Results: The highest incidence of MetS from its components was related to hypertension in the short term (3.6-year intervals). In the long run, however, the highest increase in the MetS incidence occurred due to abdominal obesity. Overall, the incidence of MetS increased due to obesity and dyslipidemia, but decreased due to the other factors. Nonetheless, the trend of MetS incidence from all components increased in total. The most common components were dyslipidemia with a decreasing trend and obesity with an increasing trend during the study.

Conclusion: The results indicated that obesity and hypertension components played a more important role in the further development of MetS compared to other components in the Iranian adult population. This necessitates careful and serious attention in preventive and control planning.
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http://dx.doi.org/10.1007/s40200-020-00717-8DOI Listing
http://www.ncbi.nlm.nih.gov/pmc/articles/PMC8212343PMC
June 2021

Association of Dietary Diabetes Risk Reduction Score With Risk of Cardiovascular Diseases in the Iranian Population: Tehran Lipid and Glucose Study.

Heart Lung Circ 2021 Jun 24. Epub 2021 Jun 24.

Endocrine Research Center, Research Institute for Endocrine Sciences, Shahid Beheshti University of Medical Sciences, Tehran, Iran.

Background: There are no data available regarding the association of dietary diabetes risk reduction score (DDRRS) and risk of cardiovascular disease (CVD) worldwide. We aimed to investigate the association of the DDRRS with the risk of CVD outcomes in a prospective population-based study.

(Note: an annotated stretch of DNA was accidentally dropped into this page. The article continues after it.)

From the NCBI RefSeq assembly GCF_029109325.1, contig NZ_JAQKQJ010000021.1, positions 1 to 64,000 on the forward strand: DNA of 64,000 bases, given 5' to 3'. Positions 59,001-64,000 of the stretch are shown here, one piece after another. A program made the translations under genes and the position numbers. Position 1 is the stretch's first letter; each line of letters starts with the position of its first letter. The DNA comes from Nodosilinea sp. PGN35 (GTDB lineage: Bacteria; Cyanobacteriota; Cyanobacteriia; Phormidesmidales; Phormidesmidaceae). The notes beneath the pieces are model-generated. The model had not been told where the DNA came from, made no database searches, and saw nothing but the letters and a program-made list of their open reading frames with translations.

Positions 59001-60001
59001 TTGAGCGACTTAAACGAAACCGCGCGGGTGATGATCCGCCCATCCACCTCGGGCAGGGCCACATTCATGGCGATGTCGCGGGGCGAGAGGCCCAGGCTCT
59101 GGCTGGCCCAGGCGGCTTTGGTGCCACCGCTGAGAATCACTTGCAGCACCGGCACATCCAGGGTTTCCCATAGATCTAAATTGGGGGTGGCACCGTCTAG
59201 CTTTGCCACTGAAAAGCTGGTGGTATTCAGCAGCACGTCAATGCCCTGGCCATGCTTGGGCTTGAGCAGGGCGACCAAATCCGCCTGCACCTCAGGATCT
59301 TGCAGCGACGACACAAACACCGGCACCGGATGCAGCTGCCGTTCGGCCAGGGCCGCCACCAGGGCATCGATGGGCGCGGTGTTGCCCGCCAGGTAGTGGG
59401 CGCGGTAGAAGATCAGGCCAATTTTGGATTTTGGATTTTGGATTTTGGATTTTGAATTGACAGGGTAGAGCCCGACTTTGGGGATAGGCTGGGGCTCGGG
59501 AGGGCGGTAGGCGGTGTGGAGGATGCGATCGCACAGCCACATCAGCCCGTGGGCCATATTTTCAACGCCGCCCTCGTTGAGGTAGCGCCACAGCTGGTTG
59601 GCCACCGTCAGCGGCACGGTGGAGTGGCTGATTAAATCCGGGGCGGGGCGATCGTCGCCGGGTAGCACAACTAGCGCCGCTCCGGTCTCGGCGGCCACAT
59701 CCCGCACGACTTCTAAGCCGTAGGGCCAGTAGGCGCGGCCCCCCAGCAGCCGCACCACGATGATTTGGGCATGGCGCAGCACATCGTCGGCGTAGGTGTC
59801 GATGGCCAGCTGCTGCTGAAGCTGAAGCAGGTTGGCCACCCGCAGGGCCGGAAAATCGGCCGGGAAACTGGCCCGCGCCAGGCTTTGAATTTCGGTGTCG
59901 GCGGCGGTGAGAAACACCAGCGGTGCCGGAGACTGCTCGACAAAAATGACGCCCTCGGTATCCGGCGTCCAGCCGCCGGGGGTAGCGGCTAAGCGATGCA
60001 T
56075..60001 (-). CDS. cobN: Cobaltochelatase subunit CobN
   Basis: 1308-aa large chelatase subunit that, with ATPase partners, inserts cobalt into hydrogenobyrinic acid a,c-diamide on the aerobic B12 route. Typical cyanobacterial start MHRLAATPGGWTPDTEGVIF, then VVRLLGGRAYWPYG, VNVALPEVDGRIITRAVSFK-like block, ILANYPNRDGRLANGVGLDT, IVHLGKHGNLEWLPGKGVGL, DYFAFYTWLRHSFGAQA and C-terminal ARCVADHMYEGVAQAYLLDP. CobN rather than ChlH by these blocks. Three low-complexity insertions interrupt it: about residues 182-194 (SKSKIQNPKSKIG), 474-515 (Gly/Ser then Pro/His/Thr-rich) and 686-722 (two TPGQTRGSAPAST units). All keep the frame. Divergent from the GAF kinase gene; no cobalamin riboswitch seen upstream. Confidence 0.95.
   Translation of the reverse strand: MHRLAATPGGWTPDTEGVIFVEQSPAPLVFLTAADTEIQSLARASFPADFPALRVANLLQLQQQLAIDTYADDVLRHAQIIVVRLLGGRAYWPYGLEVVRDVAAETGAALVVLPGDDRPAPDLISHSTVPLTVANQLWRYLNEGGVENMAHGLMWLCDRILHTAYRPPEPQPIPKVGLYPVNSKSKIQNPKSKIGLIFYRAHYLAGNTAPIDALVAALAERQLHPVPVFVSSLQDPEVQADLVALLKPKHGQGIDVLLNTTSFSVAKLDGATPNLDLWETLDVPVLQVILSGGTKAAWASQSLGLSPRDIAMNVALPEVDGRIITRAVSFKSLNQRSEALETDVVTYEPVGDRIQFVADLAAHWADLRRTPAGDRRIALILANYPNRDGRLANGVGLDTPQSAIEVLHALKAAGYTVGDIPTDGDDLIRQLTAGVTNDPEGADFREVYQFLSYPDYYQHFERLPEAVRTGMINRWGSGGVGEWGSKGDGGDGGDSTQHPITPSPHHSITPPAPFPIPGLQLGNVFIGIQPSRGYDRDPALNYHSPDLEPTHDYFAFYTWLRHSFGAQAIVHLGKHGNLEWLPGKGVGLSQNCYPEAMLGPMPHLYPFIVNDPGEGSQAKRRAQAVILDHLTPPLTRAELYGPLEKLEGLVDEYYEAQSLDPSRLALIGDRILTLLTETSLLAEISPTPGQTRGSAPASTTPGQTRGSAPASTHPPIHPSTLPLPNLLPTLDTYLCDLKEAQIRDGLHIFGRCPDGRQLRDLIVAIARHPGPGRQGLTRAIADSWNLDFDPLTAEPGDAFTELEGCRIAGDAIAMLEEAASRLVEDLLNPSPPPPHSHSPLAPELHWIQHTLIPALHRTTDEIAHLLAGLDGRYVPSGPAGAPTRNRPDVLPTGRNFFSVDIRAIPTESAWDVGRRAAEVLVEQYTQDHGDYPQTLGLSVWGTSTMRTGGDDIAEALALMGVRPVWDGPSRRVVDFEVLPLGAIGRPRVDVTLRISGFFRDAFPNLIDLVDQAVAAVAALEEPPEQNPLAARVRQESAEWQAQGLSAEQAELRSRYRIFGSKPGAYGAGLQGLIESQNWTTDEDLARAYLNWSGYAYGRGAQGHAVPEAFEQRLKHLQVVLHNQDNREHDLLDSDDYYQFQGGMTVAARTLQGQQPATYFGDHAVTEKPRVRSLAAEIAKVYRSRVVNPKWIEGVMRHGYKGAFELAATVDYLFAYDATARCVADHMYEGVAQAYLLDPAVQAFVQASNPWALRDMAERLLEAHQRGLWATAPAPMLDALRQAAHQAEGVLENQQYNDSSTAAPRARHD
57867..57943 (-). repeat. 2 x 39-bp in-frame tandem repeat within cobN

Method: Individuals without CVD (n=2,195) were recruited from participants of the Tehran Lipid and Glucose Study (2006-2008) and followed for a mean of 6.7 years. The DDRRS was determined on the basis of eight components using a validated 168-item food frequency questionnaire. Cox proportional hazard regression models, adjusted for potential confounders, were used to estimate the hazard ratios and 95% confidence interval (CI) of CVD across quartiles of DDRRS.

Results: The mean ± standard deviation age of participants (44.8% male) was 38.8±13.0 years at baseline. Median DDRRS for all patients was 23 (intequartile range 20-26). During follow-up, 77 (3.5%) new cases of CVD were identified. After adjustment for confounding variables, including age, sex, body mass index, physical activity, smoking, energy intake, diabetes, and hypertension, no association was found between DDRRS and risk of CVD (odds ratio, 0.70; 95% CI, 0.36-1.37 [p-value for trend=0.351]).

Conclusions: The findings of this study showed that higher DDRRS is not associated with risk of CVD events.
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http://dx.doi.org/10.1016/j.hlc.2021.05.091DOI Listing
June 2021